After coming under pressure early in the session, treasuries showed a significant turnaround over the course of the trading day on Wednesday.
Bond prices climbed well off their early lows and managed to finish the day modestly higher. As a result, the yield on the benchmark ten-year note, which moves opposite of its price, dipped 1.5 basis points to 4.249 percent after reaching a high of 4.344 percent.
The initial weakness among treasuries came following the release of the Labor Department’s highly anticipated report on consumer price inflation in the month of August.
The report said the consumer price index climbed by 0.6 percent in August after inching up by 0.2 percent in July. The increase matched expectations.
Excluding food and energy prices, core consumer prices rose by 0.3 percent in August after edging up by 0.2 percent in July. Economists had expected another 0.2 percent uptick.
The Labor Department also said the annual rate of consumer price growth accelerated to 3.7 percent in August from 3.2 percent in July. The annual rate of growth was expected to accelerate to 3.6 percent.
Meanwhile, the report said the annual rate of growth by core consumer prices slowed to 4.3 percent in August from 4.7 percent in July, in line with economist estimates.
Treasuries initially moved to the downside, as the bigger than expected monthly increase in core prices added to recent concerns about the outlook for interest rates.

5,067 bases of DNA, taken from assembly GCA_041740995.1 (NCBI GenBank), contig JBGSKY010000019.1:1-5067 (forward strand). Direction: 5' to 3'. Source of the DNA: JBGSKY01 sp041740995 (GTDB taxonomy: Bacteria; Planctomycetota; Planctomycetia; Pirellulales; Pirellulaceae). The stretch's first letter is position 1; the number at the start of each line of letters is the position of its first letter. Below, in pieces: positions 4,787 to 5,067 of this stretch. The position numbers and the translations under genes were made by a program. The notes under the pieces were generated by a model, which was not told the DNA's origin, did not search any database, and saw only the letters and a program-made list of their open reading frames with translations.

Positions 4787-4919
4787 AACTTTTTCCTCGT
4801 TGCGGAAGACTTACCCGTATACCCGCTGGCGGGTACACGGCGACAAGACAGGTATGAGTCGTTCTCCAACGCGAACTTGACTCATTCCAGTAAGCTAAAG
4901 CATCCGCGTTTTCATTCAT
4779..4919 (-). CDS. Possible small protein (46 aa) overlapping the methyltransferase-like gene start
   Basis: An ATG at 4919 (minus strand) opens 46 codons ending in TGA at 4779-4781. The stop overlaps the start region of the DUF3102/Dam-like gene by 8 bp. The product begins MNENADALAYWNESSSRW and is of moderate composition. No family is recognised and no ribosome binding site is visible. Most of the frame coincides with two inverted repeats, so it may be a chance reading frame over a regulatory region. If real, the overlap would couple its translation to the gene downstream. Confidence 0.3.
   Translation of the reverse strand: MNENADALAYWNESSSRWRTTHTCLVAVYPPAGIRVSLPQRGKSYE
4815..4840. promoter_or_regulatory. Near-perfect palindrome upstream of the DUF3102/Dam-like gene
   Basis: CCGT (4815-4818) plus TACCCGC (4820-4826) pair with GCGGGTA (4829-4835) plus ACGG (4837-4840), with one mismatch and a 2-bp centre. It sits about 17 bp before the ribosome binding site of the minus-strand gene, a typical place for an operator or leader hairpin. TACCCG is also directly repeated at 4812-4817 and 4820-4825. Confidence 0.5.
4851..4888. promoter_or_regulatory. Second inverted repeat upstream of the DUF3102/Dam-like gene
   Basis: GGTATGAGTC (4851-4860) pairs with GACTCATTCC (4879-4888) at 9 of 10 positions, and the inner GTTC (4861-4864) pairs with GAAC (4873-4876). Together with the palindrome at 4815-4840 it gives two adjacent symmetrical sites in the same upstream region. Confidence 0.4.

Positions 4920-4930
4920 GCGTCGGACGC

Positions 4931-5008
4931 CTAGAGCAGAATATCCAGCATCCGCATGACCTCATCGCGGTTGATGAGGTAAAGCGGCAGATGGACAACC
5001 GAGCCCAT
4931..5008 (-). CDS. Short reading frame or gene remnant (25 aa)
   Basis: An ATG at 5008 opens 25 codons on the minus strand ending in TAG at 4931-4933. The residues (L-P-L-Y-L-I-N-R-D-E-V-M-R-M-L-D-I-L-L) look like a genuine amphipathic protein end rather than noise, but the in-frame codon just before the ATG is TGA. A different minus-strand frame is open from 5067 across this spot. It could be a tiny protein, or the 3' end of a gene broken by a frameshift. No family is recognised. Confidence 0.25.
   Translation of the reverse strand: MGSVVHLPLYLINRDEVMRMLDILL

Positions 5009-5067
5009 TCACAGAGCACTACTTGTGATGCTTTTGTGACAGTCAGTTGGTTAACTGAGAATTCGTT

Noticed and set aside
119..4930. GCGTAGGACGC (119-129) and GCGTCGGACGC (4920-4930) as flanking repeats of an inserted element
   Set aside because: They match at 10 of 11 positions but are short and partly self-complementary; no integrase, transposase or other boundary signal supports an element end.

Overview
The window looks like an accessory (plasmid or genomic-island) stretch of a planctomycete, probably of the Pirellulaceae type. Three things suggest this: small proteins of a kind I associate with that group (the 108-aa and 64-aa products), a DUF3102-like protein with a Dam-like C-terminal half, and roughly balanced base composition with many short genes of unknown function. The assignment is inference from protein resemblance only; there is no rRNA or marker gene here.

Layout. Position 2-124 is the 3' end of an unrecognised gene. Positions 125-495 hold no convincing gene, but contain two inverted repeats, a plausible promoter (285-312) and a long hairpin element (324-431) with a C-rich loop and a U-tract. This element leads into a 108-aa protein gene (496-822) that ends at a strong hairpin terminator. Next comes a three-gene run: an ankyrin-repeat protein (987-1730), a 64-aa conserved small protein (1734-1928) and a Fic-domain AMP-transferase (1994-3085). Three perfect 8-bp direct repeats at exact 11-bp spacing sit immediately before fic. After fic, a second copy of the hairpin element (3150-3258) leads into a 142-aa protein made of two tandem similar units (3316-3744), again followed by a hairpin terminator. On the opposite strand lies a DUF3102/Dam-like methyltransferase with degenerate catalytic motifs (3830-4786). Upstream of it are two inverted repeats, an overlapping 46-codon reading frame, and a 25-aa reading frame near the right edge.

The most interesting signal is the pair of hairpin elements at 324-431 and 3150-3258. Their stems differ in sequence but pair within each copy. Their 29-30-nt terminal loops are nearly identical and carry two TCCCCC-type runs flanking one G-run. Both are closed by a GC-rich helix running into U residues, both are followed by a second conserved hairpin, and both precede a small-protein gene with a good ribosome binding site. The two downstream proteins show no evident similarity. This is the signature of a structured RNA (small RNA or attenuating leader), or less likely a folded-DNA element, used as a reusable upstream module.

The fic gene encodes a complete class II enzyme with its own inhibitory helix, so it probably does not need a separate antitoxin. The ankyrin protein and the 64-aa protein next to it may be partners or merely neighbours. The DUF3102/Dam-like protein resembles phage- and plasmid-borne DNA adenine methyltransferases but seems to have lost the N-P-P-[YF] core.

Selling pressure waned shortly after the start of trading, however, as while economists said the data leaves the door open for another rate hike before the end of the year, it also reinforced expectations the Federal Reserve will leave interest rates unchanged next week.
“We expect Fed officials to look past the rise in headline CPI, but the uptick in the core CPI is reminder that the risks remain tilted toward additional rate hikes,” said Nancy Vanden Houten, Lead U.S. Economist at Oxford Economics.
She added, “However, we expect that a slowing economy, looser labor market conditions and moderating wage growth will support a further deceleration in inflation, allowing the Fed to keep policy steady until it begins to gradually cut rates in the mid-2024.”
Following the report, CME Group’s FedWatch Tool is indicating a 97.0 percent chance the Federal Reserve will leave interest rates unchanged next week.
Meanwhile, the FedWatch Tool is indicating a 58.0 percent chance rates will remain unchanged in November and a 40.8 percent chance of another quarter point rate hike.
Trading on Thursday may be impacted by reaction to a slew of U.S. economic data, including reports on weekly jobless claims, retail sales and producer price inflation.
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